The human domain, of course, is the central one for the human being. But this does not mean that human beings have a central position in the world as a whole. We can learn to understand the human domains better, and so better help ourselves in them. But beyond the human domains we soon reach limits that appear insurmountable for the mind. For example, nobody knows what mass and energy really are or where they came from. Nobody knows where the laws of nature (those measurable in the form of constants in nature; for instance, the exact measurable speed of light) and the basic properties of the world came from. Even if we understand how Einstein found the formula, there is a mysterious unknown in the relation between mass and energy.

That we reach principal limits of our perception has been shown by the natural sciences with the so-called ?uncertainty relation?. It is not possible to put everything into exact relation with everything else. But this does not mean that we have to accept contradictions. Once again we should emphasize the importance of the leading dimension used to ?measure? religion, i.e. consistency. This notion is relatively weak anchored in our daily usage of language, possibly because the upper echelon in the occidental churches did not like it. More than one fatal contradiction sneaked into their world-view over time, and these contradictions have not yet been removed even in our days. In principle, religion must be free of ideological fixation, although as a con­sequence it loses all rights to claim political power.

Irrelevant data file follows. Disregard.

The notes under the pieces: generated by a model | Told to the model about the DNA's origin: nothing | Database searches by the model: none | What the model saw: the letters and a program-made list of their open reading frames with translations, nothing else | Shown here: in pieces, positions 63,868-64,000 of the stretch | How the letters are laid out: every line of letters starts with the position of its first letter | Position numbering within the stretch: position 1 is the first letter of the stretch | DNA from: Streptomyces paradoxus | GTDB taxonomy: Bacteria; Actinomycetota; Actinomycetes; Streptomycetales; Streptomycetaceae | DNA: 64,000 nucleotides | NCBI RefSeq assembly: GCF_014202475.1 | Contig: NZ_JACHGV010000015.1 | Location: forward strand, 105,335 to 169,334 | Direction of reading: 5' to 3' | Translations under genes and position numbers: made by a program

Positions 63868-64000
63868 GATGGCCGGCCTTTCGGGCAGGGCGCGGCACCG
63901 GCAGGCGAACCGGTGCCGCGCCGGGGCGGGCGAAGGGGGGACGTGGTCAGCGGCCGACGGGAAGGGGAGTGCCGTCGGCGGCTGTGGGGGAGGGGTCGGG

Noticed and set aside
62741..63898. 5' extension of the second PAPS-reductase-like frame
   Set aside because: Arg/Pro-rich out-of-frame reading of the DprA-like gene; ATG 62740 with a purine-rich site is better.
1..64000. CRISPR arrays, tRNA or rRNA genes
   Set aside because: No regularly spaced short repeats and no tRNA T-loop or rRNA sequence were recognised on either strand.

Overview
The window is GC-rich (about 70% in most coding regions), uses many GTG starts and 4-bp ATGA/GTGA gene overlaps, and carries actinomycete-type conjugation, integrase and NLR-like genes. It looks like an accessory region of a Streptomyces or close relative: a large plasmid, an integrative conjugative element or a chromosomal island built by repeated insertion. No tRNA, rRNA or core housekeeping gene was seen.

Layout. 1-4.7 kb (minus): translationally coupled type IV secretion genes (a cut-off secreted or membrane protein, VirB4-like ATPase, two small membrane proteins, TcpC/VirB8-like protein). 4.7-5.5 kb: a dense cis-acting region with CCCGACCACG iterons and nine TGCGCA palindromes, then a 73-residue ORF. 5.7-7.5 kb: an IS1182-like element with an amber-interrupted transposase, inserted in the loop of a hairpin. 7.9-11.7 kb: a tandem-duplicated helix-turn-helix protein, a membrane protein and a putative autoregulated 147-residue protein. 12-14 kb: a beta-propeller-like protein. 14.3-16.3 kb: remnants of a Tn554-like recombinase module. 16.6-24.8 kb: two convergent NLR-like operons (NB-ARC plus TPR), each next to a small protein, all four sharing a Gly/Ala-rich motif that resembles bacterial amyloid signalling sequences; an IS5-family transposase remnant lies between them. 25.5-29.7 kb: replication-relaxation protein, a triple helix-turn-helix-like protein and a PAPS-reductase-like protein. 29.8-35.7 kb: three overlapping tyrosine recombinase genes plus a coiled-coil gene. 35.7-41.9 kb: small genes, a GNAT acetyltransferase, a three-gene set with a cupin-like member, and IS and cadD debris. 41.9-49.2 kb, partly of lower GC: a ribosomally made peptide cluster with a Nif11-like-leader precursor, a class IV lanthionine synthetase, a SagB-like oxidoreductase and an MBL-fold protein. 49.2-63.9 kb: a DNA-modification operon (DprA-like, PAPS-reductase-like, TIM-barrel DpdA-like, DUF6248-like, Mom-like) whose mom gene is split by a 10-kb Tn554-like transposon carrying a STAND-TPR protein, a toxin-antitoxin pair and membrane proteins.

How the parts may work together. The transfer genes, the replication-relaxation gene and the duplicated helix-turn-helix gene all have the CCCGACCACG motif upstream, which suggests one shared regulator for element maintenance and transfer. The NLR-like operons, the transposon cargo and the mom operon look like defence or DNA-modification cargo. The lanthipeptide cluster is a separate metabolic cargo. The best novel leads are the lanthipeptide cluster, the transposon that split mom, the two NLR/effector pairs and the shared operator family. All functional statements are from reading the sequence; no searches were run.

4. The Sciences

The sciences are a human product, just as the arts and religion are.

While syn­thesis prevails in the arts, and while religion tries to build a bridge between synthesis and analysis, the sciences focus more on analytic thoughts. (In this sense often designated as fundamental sciences. But this expression is prone to be mixed up with fundamentalism,for instance in religion. The above statement is not necessarily true for applied sciences.)